I don’t know why I was sort of expecting him to live forever because who does. But his legacy will certainly live on.
I have several sweet stories of Paul Bocuse--one that even took place in Germany, on a wine trip, when we were having dinner at the restaurant of one of his best friends. I was given the privilege of visiting the men’s room when it was empty to view a huge photo over the urinals of Bocuse and the restaurateur, as young men, christening a shiny black locomotive with gleeful smiles on their faces, turned sideways to the camera. I will leave it to your imagination exactly what they were using and it wasn’t champagne.
I have had the great fortune of eating chez Bocuse twice—the first time with a group of engineers from Proctor and Gamble, whom I was escorting on a chocolate trip through the Rhone valley and Paris. But the most memorable story took place after I was after I was visiting the Daguin’s in Auch, Gascony with my brother Michael.
We were planning to continue on to Lyon for a special reason. Bocuse’s daughter is the wife of Jean-Jacques Bernachon, whose book La Passion du Chocolate I had just translated. I thought it would be fun to visit the Bernachons and read to them in French my English introduction to the book that was a few months away from publication. So it seemed like it would be a perfect celebration to have dinner chez Bocuse with my brother.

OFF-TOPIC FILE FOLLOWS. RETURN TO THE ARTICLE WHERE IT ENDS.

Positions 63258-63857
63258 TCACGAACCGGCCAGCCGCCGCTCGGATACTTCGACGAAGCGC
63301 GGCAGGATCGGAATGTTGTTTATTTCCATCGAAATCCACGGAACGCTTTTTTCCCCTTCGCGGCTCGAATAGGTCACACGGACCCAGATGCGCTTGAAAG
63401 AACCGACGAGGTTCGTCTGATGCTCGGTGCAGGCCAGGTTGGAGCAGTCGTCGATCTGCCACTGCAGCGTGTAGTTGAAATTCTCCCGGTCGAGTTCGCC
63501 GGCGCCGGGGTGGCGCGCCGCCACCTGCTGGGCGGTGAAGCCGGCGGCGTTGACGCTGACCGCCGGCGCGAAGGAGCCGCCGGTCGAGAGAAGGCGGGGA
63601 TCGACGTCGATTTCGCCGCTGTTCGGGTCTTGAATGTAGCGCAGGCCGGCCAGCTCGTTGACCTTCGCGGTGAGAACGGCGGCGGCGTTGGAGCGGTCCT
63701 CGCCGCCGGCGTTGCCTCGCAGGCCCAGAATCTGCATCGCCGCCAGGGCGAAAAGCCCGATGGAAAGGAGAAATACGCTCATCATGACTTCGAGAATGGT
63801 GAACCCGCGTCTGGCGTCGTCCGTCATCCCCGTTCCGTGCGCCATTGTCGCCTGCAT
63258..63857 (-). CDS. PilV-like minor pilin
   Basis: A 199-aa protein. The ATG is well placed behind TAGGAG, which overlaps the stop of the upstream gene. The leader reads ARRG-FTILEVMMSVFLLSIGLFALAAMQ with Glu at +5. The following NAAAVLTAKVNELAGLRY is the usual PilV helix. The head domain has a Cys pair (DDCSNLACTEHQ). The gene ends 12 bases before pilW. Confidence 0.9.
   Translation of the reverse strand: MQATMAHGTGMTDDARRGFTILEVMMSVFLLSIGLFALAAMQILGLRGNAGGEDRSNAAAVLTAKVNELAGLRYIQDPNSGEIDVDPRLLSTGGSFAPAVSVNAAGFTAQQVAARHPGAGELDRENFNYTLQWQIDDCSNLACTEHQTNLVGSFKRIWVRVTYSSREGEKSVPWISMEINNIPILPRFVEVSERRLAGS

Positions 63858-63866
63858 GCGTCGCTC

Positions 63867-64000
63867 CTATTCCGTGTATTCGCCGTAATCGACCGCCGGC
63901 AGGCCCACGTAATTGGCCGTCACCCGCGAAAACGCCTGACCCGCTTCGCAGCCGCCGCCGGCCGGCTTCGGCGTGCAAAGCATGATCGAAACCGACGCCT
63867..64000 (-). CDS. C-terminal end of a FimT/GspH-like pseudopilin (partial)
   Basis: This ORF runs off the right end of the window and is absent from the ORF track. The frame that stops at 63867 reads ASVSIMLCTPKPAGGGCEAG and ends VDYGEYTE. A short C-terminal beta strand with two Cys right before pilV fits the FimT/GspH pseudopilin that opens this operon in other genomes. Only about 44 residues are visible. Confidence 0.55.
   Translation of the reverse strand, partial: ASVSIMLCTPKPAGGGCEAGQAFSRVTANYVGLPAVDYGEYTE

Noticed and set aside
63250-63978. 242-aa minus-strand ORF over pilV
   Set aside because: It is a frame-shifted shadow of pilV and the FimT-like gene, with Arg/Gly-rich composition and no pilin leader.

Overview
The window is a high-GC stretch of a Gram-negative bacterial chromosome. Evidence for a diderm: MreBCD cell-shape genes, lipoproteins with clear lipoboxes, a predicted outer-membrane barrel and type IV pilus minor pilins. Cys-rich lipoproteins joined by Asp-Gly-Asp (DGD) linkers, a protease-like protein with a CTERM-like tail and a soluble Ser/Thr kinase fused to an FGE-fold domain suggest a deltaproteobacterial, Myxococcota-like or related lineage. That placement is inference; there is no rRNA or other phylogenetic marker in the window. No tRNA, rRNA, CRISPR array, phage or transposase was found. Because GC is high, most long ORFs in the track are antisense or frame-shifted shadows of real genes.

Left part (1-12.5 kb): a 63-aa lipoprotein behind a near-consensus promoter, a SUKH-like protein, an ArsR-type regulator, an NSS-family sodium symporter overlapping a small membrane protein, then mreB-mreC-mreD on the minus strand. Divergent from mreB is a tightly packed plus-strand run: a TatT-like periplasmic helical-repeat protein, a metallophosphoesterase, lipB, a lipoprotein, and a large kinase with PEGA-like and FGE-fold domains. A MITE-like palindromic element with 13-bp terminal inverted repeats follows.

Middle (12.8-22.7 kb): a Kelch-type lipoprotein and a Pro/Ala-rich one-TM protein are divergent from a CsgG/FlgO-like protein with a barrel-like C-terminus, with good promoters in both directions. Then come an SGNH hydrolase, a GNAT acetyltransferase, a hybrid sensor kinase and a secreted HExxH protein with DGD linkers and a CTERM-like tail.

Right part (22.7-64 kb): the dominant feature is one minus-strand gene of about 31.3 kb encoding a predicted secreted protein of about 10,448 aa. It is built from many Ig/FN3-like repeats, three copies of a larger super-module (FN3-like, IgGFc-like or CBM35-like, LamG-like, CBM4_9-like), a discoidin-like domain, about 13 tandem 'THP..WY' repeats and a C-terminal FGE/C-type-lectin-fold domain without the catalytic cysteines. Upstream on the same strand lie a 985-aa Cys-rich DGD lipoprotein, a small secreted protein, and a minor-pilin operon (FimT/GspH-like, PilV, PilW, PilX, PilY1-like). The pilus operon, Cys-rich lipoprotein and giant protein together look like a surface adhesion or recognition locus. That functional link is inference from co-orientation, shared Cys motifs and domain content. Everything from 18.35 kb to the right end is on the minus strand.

There was a huge storm in Gascony and our plane was delayed by several hours. I had made a reservation at Bocuse and was anxious to call and tell them we’d be several hours late. I was one of the first in a long line for the one public (and I mean public) phone, but I had to call information to get the number. To my amazement, the operator had trouble finding it and what's more had never heard of Paul Bocuse!
The people behind me in line were getting unruly and impatient, and the business man directly behind me asked me to hand over the phone. At first I refused (I am a New Yorker after all) but he explained that he would speak to the information operator in my behalf. And to my delight he soundly berated her for being French, living in Lyon, and here I was, an American, who knew about one of the greatest chefs in all of France of which she was toute à fait ignorant. He got the number and we got our reservation moved up a couple of hours.
Chef Bocuse made a lasting contribution to the culinary world. You can read about the many aspects of it all over the internet, but only here can you read this story.